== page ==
What Type Of IUD Is Right For You?

What type of birth control you get depends on your needs and your body. One of the most effective forms of birth control is the IUD, or intrauterine device. An IUD is a small t-shaped object that actually sits inside your uterus, affecting the uterine environment in a way that prevents pregnancy. There are two different types of IUDs, and there or pros and cons to each. Learn more about the two types before making your choice. 

Hormonal IUDs

Hormone IUDs release small amounts of progesterone into the uterus. They prevent pregnancy in a way similar to hormone pills or hormone shots, but it's unique in the following ways:

  • You only place it once. You don't need to take any medications or get any shots once the IUD is in place. It can last several years before it needs to be replaced with a new one. 
  • Hormonal IUDs have fewer side effects. Some women don't like the idea of birth control hormones because they can alter how your body feels, cause bloating, or affect your mood. Because the release of hormones is more localized, some women experience fewer side effects.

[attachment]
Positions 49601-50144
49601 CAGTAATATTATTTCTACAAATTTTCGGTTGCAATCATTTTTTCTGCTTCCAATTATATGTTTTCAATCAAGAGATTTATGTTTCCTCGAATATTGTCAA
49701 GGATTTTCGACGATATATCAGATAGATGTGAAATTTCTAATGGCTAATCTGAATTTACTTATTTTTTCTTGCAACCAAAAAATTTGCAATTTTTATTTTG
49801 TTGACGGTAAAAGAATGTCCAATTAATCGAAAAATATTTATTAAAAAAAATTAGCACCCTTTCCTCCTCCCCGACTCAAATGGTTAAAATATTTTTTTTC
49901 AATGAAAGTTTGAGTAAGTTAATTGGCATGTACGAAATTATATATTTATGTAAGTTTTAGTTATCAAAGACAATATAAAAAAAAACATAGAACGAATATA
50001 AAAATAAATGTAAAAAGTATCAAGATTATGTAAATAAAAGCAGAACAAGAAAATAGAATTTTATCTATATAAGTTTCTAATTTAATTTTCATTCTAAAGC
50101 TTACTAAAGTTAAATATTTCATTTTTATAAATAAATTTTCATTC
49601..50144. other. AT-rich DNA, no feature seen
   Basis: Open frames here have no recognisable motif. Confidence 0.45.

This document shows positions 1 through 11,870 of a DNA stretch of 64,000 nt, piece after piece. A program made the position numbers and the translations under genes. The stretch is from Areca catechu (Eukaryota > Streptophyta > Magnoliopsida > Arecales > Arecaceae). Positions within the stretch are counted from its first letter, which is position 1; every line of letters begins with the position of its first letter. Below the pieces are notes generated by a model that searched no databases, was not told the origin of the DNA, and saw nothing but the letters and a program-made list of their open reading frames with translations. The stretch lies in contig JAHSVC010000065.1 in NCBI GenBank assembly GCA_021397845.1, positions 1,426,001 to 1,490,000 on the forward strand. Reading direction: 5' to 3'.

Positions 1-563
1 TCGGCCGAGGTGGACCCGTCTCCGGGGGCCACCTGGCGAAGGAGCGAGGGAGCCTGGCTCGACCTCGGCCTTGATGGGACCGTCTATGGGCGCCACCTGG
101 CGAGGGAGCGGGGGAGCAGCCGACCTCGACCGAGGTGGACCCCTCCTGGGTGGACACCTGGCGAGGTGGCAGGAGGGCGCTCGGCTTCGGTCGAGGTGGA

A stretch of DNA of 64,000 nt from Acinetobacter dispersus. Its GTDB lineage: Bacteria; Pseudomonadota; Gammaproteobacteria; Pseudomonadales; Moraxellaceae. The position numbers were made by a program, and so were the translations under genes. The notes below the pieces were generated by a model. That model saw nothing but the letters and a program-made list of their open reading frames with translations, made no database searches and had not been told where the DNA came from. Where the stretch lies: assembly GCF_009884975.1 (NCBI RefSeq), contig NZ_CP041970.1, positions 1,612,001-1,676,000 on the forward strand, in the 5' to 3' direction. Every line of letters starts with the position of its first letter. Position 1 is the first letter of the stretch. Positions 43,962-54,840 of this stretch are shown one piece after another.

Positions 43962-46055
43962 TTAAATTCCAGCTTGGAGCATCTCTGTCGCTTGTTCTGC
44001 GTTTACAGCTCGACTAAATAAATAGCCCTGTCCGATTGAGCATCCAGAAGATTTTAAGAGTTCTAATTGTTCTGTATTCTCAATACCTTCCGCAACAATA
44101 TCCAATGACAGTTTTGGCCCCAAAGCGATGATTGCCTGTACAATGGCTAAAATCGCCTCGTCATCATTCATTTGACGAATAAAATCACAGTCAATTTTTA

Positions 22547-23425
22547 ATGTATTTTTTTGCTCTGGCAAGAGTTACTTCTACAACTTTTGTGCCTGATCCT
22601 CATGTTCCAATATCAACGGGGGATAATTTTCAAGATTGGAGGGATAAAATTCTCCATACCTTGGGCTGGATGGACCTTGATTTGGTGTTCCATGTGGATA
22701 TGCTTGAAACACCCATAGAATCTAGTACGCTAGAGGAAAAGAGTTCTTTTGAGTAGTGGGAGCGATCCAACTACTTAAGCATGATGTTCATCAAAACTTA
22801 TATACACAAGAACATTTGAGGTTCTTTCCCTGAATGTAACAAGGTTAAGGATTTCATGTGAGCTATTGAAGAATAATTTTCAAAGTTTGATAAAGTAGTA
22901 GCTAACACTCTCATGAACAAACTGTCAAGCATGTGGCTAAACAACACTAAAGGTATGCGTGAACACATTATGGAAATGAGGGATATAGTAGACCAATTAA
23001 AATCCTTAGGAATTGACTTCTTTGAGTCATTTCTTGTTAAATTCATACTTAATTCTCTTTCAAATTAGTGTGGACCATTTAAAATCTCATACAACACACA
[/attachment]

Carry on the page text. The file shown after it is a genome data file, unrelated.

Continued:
• Hormonal IUDs can stop your period completely, or reduce the severity. A few months after placement, you can experience few, if any signs of menstruation. For some women, this is a good thing, but others might prefer the monthly reassurance that pregnancy has not occurred, or they might like a sure way of tracking their cycle. 

Copper IUDs

Copper IUDs are not hormonal. Instead, the copper in the device is released into the uterus, which causes mild irritation of the lining, making it inhospitable for pregnancy. Copper is also harmful to sperm, so it prevents sperm from reaching the egg to fertilize it. There are a few unique aspects of the copper IUD, including:

  • Increased period flow. Women who already have heavy periods may not want to try the copper IUD, as the increased inflammation can make period bleeding more severe. 
  • Long lifespan. Copper IUDs are very effective. They are the most cost-effective birth control over time because they can last over a decade before they need to be replaced. 
  • Emergency contraception. The copper IUD can be used as emergency contraception, and if it's placed soon after intercourse, is one of the most effective morning-after solutions for pregnancy prevention.

You can talk to your OBGYN about which IUD option is best for your needs.